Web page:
Sound — 10
Lots of delay and a telecaster are the foundations for Julien Baker's sound, in addition to some looper pedals for solo performance. A simplistic set up, but it yields great results. Between Julien's soft vocals and the music's folk sound, "Sprained Ankle" is truly a hidden gem. I discovered the artist when binge watching NPR Tiny Desk Concerts and I think everyone should look at one of her live performances. In one Audiotree interview, Julien Baker shares her musical experiences ranged from John Mayer covers as a kid to a metalcore cover band. She is/was also a member of the emo band Forrister. In this album, Julien Baker creates her own and distinct sound, though.
Lyrics — 9
While not my favorite album lyrically, the words that make up "Sprained Ankle" certainly allow you to think. Baker is simplistic when it comes to lyrics in the same way she is with her set up, but (as with her set up), less is more. From leaving people wondering why they did nothing when they could have made a difference (look at the song "Something") to songs like "Rejoice" that somehow blends emotional lyrics that are often in other genres with her folk sound, "Sprained Ankle" does just enough and not too much.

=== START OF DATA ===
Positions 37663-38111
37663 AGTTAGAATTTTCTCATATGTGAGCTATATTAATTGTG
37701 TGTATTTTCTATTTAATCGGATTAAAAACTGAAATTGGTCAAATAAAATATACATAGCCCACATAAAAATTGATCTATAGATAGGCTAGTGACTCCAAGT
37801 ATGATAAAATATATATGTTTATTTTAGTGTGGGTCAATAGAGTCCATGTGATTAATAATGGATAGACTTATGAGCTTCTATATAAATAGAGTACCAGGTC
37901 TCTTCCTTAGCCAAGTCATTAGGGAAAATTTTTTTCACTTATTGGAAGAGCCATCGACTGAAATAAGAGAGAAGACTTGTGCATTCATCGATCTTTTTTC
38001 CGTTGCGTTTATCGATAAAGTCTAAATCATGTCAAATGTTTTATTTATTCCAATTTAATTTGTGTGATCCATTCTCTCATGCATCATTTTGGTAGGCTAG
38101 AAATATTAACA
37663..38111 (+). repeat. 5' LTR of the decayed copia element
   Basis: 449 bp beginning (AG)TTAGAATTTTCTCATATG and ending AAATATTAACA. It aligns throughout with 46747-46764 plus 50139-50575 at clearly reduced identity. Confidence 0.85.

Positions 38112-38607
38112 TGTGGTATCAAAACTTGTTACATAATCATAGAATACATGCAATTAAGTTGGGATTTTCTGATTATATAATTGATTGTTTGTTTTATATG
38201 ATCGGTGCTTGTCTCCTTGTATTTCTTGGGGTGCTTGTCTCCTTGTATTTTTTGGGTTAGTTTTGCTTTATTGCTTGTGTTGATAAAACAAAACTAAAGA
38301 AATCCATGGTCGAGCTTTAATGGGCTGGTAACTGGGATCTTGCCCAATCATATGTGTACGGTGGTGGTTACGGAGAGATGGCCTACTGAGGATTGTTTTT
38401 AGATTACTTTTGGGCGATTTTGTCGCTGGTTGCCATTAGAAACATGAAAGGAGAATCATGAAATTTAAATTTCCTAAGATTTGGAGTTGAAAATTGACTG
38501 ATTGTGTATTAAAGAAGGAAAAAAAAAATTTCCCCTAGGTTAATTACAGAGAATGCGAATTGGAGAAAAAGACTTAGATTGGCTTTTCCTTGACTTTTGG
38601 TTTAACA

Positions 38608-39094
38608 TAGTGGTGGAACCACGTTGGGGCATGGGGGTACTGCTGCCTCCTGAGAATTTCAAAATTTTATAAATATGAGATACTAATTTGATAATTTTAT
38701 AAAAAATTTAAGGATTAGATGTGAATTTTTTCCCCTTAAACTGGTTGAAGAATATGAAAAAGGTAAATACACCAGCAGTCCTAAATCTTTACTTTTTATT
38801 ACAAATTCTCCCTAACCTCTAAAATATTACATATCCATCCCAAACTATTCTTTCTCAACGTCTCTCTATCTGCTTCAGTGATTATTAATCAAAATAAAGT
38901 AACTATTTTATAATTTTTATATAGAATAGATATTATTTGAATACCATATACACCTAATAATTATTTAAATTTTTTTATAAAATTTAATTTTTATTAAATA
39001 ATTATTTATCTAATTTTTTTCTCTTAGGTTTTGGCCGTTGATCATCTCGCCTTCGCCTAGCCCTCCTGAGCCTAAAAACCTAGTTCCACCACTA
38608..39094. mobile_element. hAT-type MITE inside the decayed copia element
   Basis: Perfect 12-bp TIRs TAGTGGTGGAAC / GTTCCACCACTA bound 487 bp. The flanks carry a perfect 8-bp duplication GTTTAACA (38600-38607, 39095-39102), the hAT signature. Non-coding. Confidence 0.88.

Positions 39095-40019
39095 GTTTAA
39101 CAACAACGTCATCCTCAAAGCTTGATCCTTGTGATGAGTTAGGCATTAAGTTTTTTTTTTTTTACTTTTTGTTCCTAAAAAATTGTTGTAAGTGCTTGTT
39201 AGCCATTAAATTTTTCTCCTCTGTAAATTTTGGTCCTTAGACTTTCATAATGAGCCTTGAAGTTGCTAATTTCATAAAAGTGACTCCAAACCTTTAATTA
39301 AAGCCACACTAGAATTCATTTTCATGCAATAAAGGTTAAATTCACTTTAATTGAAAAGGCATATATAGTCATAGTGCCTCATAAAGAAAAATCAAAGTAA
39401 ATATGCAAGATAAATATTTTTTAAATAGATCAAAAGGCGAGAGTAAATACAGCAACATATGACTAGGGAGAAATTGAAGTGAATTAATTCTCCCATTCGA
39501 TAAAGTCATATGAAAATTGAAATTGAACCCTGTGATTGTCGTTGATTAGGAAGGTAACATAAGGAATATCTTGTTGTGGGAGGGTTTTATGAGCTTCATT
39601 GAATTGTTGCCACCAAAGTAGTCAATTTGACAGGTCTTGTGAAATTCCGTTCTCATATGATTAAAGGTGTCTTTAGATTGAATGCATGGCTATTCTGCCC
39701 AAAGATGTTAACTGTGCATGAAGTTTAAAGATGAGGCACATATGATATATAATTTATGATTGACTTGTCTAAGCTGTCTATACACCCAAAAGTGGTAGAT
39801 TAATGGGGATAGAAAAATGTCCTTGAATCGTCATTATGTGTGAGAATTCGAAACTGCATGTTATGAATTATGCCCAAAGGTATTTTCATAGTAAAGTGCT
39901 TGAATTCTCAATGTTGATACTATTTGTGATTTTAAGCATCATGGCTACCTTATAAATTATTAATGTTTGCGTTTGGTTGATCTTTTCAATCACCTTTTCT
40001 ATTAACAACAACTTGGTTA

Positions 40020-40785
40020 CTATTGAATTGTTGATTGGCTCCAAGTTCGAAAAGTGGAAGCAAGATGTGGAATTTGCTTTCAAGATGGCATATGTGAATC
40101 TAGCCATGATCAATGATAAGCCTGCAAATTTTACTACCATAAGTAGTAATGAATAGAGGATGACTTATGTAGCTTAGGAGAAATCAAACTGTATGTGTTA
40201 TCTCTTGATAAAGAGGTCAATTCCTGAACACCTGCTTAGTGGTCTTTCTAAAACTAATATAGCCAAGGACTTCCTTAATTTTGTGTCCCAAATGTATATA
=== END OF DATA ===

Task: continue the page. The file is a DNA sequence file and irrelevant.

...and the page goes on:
Overall Impression — 10
I didn't listen to lots of small artists before "Sprained Ankle" but now I am obsessed with independent guitarists (not always unsigned, but rather solo performers). While Tash Sultana has a very different sound, with many complicated layers and drumbeats and loopers, a little bit of the same emotional spirit can be found in her EP "Notion" that can be found in "Sprained Ankle". There is very little to dislike about "Sprained Ankle". It is one of my favorite albums from a new artists. I can only hope more people find out about it.